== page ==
Fabry:Mapping point mutations/Journal
We search for our gene GLA, followed the button to missense/nonsense mutations, and saved to HTML to a local file, e.g. hgmd_fabry_mutations.html. Afterwards, the file was reformatted to a wiki table with
$ bashhgmd_fabry_mutations.html > hgmd.wikitable
and the SNPs were extracted to a generic parseable format. To convert the three letter representation of the amino acids, the perl script three2one.pl was applied.
$ bashhgmd_fabry_mutations.html > hgmd_snps_3.txt $ perl hgmd_snps_3.txt > hgmd_snps.txt
The dbSNP was searched for silent mutations using the following search string
"synonymous-codon"[Function_Class] AND GLA[GENE] AND "human"[ORGN] AND "snp"[SNP_CLASS]
and the results page was saved as locally as "synonymous-codon"[Function_Class] AND GLA[GENE] AND "human"[ORGN] AND "snp"[SNP_CLASS] - SNP Results.html.
Eventually, the SNPs were extracted to a generic parseable format. To convert the three letter representation of the amino acids, the perl script three2one.pl was applied.
$ bash'"synonymous-codon"[Function_Class] AND GLA[GENE] AND "human"[ORGN] AND "snp"[SNP_CLASS] - SNP Results.html' > dbSNP_snps_3.txt $ perl dbSNP_snps_3.txt > dbSNP_snps.txt
In this database we searched for the gene GLA and downloaded the Table View table of the Allelic Variants (Allelic_variants.txt), which can be found in the Table of Contents. This table was parsed with the perl scripts readOMIM.pl and Omim2table.pl, which created all the output we needed for creation of the tables and statistics.
$ perl$ perl > omim.wiki
Since there is no special site for the gene GLA, we performed a query with the search term "Gene=GLA". These dbSNP identifiers were downloaded and mapped onto a list of all informations on all identifiers (201) found, when searching for ""snp"[SNP_CLASS] AND GLA[GENE] AND "human"[ORGN]" in the dbSNP (Flat File display). This was done with the perl script parse_dbSNP.pl, which needed the input files snp_result.txt and rsnumber.txt. We realised that the amino acid position in this representation ignores the initial Methionine in the sequence, so we had to add 1 to the read aa positions.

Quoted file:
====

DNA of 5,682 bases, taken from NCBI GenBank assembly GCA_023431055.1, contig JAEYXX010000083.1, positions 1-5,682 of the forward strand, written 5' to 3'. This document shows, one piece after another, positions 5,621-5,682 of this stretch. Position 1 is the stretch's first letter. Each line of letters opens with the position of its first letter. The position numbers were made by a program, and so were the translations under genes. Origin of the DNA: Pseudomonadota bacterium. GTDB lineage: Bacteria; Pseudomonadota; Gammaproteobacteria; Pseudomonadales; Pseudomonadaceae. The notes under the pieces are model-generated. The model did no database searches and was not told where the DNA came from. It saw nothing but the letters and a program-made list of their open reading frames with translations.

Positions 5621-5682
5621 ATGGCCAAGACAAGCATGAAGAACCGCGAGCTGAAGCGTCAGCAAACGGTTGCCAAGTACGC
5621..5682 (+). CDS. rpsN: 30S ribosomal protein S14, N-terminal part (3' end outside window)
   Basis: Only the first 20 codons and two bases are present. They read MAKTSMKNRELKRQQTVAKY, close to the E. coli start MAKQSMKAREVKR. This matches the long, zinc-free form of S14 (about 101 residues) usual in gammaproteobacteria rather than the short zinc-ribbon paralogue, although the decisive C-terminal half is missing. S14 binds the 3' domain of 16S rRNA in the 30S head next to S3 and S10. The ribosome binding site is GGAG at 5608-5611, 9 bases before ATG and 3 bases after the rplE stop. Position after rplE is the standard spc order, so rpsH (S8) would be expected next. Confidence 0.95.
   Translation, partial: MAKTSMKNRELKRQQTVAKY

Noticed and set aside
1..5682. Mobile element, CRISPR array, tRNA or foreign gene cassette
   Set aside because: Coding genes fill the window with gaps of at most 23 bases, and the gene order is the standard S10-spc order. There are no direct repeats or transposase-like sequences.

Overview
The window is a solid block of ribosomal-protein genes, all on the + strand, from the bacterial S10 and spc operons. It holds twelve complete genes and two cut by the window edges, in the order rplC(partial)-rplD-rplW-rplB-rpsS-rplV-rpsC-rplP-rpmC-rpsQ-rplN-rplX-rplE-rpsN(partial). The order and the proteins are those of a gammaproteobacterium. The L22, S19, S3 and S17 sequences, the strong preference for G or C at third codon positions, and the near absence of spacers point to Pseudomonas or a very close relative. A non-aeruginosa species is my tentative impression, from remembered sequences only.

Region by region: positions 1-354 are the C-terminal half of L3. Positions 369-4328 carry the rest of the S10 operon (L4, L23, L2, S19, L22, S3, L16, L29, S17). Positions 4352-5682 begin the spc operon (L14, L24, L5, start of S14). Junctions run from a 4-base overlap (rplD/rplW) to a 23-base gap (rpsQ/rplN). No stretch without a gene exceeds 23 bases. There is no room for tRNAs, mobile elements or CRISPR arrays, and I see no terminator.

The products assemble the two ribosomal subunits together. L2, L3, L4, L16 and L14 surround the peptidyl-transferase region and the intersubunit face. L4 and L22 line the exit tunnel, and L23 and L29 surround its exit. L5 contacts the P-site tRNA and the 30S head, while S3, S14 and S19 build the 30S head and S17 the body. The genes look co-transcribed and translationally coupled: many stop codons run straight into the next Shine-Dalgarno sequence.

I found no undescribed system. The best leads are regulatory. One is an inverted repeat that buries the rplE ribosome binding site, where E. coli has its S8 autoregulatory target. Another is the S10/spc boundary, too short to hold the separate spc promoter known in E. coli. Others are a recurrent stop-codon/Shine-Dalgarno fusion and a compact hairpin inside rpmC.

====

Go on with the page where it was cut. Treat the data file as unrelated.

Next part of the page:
A wiki table was created with SNPedia2table.pl.
$ perl$ perl > SNPedia.wiki
The textfile containing all informations gathered in SNPdbe (snps.txt) was downloaded after searching for the gene identifier "NP_000160" in the organism "human" (see). The textfile was parsed with the perl scripts readSNPdbe.pl andSNPdbe2table.pl and vizualised with the R script Hotspots_SNPdbe.R. For now, a SNP was considered disease causing if there was a disease listed, if it was a "N/A" it was assigned "non-disease". Later we added those SNPs that were also found in HGMD to the disease causing SNPs (see SNPdbe_manuallyCur.Rtable).
$ perl$ perl > SNPdbe.wiki $ R CMD BATCH
First of all, we created the plots showing the distribution of SNPs along the sequence of the gene GLA with the R Script snp_distr.R. For this we prepared the data with map.pl. The non-redundant data was then used to build a histogram with Histogramm.R and to map the different groups of SNPs onto the structure 1R46 (Pymol script created with pymol_mark_positions.sh).
$ perl$ R CMD BATCH $ R CMD BATCH $ pymol <(bash )
Afterwards we tried to vizualise disease and non-disease causing point mutations in one plot with Hotspots_all.R. We needed R tables of all databases for this, so some preparation had to be done with readHGMDforR.pl (input hgmd_snps.txt) and readdbSNPforR.pl (input dbSNP_snps.txt).
$ perl$ perl $ R CMD BATCH